THE latest New Year Honours Awards have prompted the usual collection of applause and abuse in response.

People really do have very definite feelings about these awards and awards in general. But, I really believe awards are very useful. You may not agree with Twiggy becoming a Dame, Michael Palin being knighted or even England football manager Gareth Southgate getting an OBE but there is a purpose to the system.

Honouring achievement – whether that’s for services to a national industry or a local charity – in Honours’ Lists elevates the individual or organisation concerned. It says “well done” in an official way and also thanks them for their hard work and dedication.

The same is true of film, TV and stage awards and there will be even greater levels of disagreement here. One man’s BAFTA is another man’s RUBBISH. It’s impossible to gauge true public reaction to a performance except by money handed over at the box-office or viewer ratings but at least all the finalists are there are thereabouts when it comes to winning. And if your favourite wins, then suddenly the system is surprisingly accurate.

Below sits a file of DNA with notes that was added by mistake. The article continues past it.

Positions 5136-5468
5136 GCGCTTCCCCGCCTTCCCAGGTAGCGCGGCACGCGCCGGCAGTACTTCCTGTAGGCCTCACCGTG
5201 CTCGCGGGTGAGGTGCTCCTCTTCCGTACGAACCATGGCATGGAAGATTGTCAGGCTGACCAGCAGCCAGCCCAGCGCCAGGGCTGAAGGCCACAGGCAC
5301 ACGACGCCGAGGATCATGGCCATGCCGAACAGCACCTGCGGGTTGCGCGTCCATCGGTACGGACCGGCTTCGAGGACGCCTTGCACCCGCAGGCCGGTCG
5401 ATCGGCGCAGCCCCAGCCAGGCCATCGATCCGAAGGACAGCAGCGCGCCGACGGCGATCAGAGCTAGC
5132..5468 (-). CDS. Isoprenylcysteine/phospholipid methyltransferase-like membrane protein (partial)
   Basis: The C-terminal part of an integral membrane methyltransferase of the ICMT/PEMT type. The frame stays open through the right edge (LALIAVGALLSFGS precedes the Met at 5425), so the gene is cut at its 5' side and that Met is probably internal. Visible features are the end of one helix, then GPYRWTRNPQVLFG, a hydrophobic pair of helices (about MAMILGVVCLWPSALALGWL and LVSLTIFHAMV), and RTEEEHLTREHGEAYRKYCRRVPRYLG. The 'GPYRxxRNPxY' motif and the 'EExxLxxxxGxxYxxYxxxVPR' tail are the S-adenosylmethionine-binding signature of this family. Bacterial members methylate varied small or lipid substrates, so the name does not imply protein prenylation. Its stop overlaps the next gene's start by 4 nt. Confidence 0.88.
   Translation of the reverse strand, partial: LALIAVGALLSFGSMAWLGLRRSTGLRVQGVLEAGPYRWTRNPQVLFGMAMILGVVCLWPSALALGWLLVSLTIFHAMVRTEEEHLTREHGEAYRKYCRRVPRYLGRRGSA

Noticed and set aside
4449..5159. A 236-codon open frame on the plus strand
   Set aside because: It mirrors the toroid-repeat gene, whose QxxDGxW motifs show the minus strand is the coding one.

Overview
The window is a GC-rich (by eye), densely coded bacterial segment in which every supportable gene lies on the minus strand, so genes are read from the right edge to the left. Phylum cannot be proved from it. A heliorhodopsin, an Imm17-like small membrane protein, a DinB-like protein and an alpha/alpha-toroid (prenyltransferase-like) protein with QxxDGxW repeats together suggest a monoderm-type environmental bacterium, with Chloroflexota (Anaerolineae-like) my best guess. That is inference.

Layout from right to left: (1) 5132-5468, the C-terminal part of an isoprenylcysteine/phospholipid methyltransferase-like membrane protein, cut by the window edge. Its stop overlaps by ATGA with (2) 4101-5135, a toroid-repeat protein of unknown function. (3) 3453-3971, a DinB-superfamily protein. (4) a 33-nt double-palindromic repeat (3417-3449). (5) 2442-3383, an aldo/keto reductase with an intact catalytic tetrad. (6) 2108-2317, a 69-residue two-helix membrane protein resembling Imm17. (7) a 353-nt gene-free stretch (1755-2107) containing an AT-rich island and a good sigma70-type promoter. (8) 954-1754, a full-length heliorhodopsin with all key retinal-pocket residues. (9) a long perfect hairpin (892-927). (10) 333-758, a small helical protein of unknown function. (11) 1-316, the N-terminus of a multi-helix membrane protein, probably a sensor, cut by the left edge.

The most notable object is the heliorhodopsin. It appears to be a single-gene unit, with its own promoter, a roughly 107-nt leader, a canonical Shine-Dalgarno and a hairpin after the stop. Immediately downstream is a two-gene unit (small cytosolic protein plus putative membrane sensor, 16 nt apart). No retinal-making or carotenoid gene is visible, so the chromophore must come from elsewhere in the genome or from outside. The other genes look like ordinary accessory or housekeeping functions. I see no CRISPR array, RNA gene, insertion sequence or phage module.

Business awards can be particularly valuable. Witness the annual Bolton Business Awards which highlight the real wealth of local companies, some of which few of us would have heard without these vital nominations.

The finalists all receive publicity - which improves their standing and profile in the community - and the winners can make much of this fact via PR and promotion. That way, everyone wins and the reputation boost is soon translated into increased orders and revenue.

There are still, though, many people who just don’t like the idea of awards because they feel they penalise the less able. They make the same argument about awards as they do about all competition, probably citing school sports’ days as another example of an unfair system.

Yet, without any form of competition striving to be better becomes obsolete. There is no benchmark to aim for, no goal in sight. Children definitely need encouragement to improve in life but if we reward everyone, the currency of rewards is totally devalued.

Perhaps we feel there are too many awards around these days. Every industry has its awards to offer incentives in their field to innovate and achieve. This is, however, a very successful way to raise industry standards and drive forward change and development.

And, frankly, if we can’t make awards to long-serving lollipop ladies, inspirational charity workers and caring medical staff who would not otherwise hit the headlines, then how else can we showcase their important work? How can we thank them, offer some kind of reward and even aspire to be like them if some awards’ system has not thrown up their name as deserving recognition?

There may be more awards today, more specialised awards, but this does not make them less important or less welcome. Just ask the recipients.